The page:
Since then, thetans have been inserting themselves (often in multiples) into newborns on Earth, where Hubbard believed them to be the source of individual fears, neuroses and insecurities. Through Scientology—more specifically, through one-on-one auditing sessions using an Electropsychometer—these thetans can be dispelled. (The church says an e-meter can detect the "mass of your thoughts," while Wright describes it as "a third of a lie detector test.") This progression through what are known as "Operating Thetan levels" (OT levels) is called "The Bridge to Total Freedom." To "go clear" is to have rid oneself entirely of body thetans and their related "engrams" (traumatic memories).
While the book does a more nuanced job of explaining Scientology’s appeal, both versions of Going Clear suggest a certain grandiose altruism at play in constituents’ decision to join the church. Scientology, as envisioned by Hubbard, aims to create a world without war, criminality or insanity and that emphasis on global salvation has helped draw in thousands of converts. "I know of no other group that their goals are that clear," Travolta says in an interview shown in Going Clear. "I was deeply convinced that we were going to save the world," echoes Whitfield in an interview with Gibney. "I considered myself tremendously fortunate to be in that position." In footage from a Scientology gala shown in the documentary, Cruise, wearing a comically large "Freedom Medal of Valor" awarded to him by Miscavige, asks the assembled crowd, "So what do you say? Want to clean this place up?"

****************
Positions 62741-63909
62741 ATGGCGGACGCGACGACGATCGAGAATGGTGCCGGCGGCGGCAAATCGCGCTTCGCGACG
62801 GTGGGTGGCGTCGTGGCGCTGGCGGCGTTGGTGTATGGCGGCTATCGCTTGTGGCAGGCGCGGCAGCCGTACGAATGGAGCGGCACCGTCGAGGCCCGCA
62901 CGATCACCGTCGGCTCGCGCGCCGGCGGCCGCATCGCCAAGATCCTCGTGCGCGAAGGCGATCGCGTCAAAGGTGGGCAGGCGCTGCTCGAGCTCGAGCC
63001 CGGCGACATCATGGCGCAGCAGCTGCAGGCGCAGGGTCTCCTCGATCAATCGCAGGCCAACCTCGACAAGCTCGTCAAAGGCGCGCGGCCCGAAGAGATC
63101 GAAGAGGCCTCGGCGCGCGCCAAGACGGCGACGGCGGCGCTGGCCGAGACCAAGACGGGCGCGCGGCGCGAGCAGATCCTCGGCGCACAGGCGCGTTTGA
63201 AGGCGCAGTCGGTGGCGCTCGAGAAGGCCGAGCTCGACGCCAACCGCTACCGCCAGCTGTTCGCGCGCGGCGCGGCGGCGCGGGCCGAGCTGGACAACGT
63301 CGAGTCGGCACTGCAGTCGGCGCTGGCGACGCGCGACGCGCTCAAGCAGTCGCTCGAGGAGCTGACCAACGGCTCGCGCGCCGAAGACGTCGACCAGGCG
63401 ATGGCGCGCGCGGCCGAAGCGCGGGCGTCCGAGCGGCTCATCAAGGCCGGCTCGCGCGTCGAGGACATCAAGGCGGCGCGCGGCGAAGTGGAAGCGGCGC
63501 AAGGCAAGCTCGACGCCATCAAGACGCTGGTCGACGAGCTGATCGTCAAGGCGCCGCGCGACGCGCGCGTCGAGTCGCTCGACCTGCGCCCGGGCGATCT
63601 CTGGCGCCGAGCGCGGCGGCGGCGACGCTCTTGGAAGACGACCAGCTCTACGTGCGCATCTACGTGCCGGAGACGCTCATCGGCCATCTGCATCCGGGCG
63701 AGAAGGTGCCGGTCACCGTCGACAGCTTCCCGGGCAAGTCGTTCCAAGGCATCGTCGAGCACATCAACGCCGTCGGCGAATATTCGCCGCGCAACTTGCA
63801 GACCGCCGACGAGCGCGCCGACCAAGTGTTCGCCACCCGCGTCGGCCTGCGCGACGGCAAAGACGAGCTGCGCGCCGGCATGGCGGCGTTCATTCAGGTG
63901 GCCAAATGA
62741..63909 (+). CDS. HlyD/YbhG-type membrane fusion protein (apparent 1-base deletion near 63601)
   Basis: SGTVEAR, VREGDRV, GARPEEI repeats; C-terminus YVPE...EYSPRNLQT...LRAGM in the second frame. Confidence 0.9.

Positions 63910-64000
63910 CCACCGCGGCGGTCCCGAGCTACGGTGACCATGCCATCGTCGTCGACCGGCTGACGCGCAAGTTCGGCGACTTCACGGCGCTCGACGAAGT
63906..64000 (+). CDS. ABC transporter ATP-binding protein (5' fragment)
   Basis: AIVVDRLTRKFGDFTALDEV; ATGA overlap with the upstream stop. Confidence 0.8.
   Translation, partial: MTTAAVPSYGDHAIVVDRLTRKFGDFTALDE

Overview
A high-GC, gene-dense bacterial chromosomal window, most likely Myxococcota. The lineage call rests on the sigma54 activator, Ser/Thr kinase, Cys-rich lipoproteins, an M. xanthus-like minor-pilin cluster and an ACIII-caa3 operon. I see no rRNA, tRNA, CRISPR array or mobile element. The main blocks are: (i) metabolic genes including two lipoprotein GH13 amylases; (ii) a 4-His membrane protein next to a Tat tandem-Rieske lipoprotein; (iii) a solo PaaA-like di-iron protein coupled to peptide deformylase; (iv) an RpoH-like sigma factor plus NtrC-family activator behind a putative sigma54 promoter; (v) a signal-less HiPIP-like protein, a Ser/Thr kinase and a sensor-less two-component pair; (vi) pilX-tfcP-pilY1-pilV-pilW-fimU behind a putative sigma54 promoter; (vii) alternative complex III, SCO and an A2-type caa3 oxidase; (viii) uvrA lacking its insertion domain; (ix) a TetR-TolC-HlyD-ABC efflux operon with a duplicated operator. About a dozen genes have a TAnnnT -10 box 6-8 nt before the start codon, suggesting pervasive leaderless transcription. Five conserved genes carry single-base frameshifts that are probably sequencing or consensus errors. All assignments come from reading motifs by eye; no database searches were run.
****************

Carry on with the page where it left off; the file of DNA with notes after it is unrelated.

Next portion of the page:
On a more individual level, Going Clear highlights the church’s promise of self-improvement, and its initially limited emphasis on dogma. "I can say that I understand [Scientologists] now," Gibney said at a Going Clear screening in New York this week. "Through auditing, Scientology offers a kind of therapy that's not that different from Freud's talking cure. You get things off your chest. You talk to somebody who provides a kind of empathetic ear."
The Guinness World Record holder for most published author, L. Ron Hubbard wrote more than a thousand (mostly science fiction) books in his lifetime, including Scientology’s canonical text, Dianetics: The Modern Science of Mental Health. Hubbard had a brief military stint—he was dismissed from the Navy after accidentally shelling a Mexican island—and then a brief magical one, having once been involved with the Ordo Templi Orientis (OTO), a magical order dedicated to the teachings of British occultist/magician Aleister Crowley.